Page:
Round of heavy rain and potential strong storms overnight

A welcome reprieve from wet weather is occurring this afternoon, which will continue into the evening hours.  Only a low chance of a shower is in the forecast through about midnight.  However, it will remain very warm and sticky.  This morning’s rainfall was courtesy of a weak wave of low pressure moving along a very slow moving cold front draped across AR.  That wave has moved by, while another more potent low is forming further down the front.  It is triggering scattered strong storms from NE Texas into far SE Oklahoma and western and central AR.

At mid-afternoon, a line of thunderstorms is forming across AR that will move slowly east, arriving in the metro after midnight. Individual storms are moving northeast along the line. No organized rain is expected locally until this line arrives.

Severe weather risk

The Storm Prediction Center expects those storms to strengthen further as the afternoon and evening progress and could issue a Tornado Watch for much of the Slight Risk zone that extends from SW to NE across the state.  Storms are moving northeast along the line (called “training” of storms because the cells are like railroad cars, following one another along the track) while the line itself shifts slowly east pushed by the slow-moving cold front.  The Slight Risk zone extends into the western portions of the Memphis metro, west of I-55 in AR and far northwest MS and north of I-40 in west TN.

A Slight Risk area covers a good part of AR and the western metro. Damaging wind and an isolated tornado are possible in the slight risk area overnight.

What to expect locally

Within the Memphis metro, showers and thunderstorms will move in after midnight with the heaviest rain and any potential severe weather most likely between 2-6am Sunday.  The timing of the line does not typically portend a high threat of severe weather. But with temperatures still well into the 60s, dewpoints in the 60s, and a gusty south wind ahead of the line, this front, with its 40-degree temps behind it, will be strong enough to bring a threat of damaging wind and an isolated tornado in any storms that accompany it.

Perhaps the most widespread threat will be heavy and continuous rain that could drop an inch or more in just a couple of hours.  With saturated ground already, flash flooding could be an issue, thus a Flash Flood Watch remains in effect until noon Sunday.  Rain is likely to continue through the morning and early afternoon hours Sunday before tapering off by late afternoon.  Rainfall amounts could total 1.5″-2″ locally by Sunday evening.  In addition, temperatures will plummet behind the front, likely falling 20 degrees within an hour or two of it’s passage.  Most of the day Sunday will be spent in the 40s, or 30 degrees colder than today!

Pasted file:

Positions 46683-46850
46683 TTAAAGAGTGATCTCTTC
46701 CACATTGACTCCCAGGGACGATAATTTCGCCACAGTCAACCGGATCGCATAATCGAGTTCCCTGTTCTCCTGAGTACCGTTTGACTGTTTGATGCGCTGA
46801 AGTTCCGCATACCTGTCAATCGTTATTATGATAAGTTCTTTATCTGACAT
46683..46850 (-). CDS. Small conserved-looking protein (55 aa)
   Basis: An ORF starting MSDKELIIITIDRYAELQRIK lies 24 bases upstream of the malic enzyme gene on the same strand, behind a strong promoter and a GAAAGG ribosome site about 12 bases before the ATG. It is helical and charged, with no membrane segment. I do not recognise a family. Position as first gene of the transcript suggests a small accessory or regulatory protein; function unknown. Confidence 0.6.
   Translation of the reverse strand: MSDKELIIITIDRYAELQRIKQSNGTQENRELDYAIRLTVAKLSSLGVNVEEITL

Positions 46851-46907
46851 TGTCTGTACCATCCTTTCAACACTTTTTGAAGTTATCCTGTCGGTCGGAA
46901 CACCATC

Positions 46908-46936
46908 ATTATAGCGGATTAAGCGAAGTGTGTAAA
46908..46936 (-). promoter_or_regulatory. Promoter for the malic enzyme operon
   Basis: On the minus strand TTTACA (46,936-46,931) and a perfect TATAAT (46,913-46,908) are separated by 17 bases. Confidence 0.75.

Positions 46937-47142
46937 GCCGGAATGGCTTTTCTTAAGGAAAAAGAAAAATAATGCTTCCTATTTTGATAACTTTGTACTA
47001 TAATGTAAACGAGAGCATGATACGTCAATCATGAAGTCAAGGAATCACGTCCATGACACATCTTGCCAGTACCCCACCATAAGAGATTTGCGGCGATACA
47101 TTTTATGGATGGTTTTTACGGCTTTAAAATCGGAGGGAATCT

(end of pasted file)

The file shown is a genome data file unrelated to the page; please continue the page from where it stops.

Expected rainfall amounts from 6pm Saturday through 6pm Sunday.  1.5-2″ amounts are likely in the metro.

We’ll have more tomorrow on the possibility of winter weather Sunday night or Monday as models struggle to determine whether precipitation occurs or not and how cold it will be.  In any case, it does not appear to be a significant issue at this point.

Prepare now with StormWatch+

With the threat of severe weather overnight, it will be a good idea to have a NOAA Weather Radio and StormWatch+, our pinpoint severe weather notification system within the mobile app, at the ready.  StormWatch+ will wake you up if a severe thunderstorm or tornado warning is issued, but only if it is for YOUR GPS-determined location.

DO NOT count on tornado sirens to wake you up – they won’t.  NOAA Weather Radios go off for entire counties, waking you even if you’re in Millington and the warning is for Collierville (which is better than nothing at all).  But StormWatch+ is accurate enough to know if you are in the severe weather polygon determined by the National Weather Service.  If you’re not, it’ll let you sleep.  Download the app for iPhone or Android via the link below.

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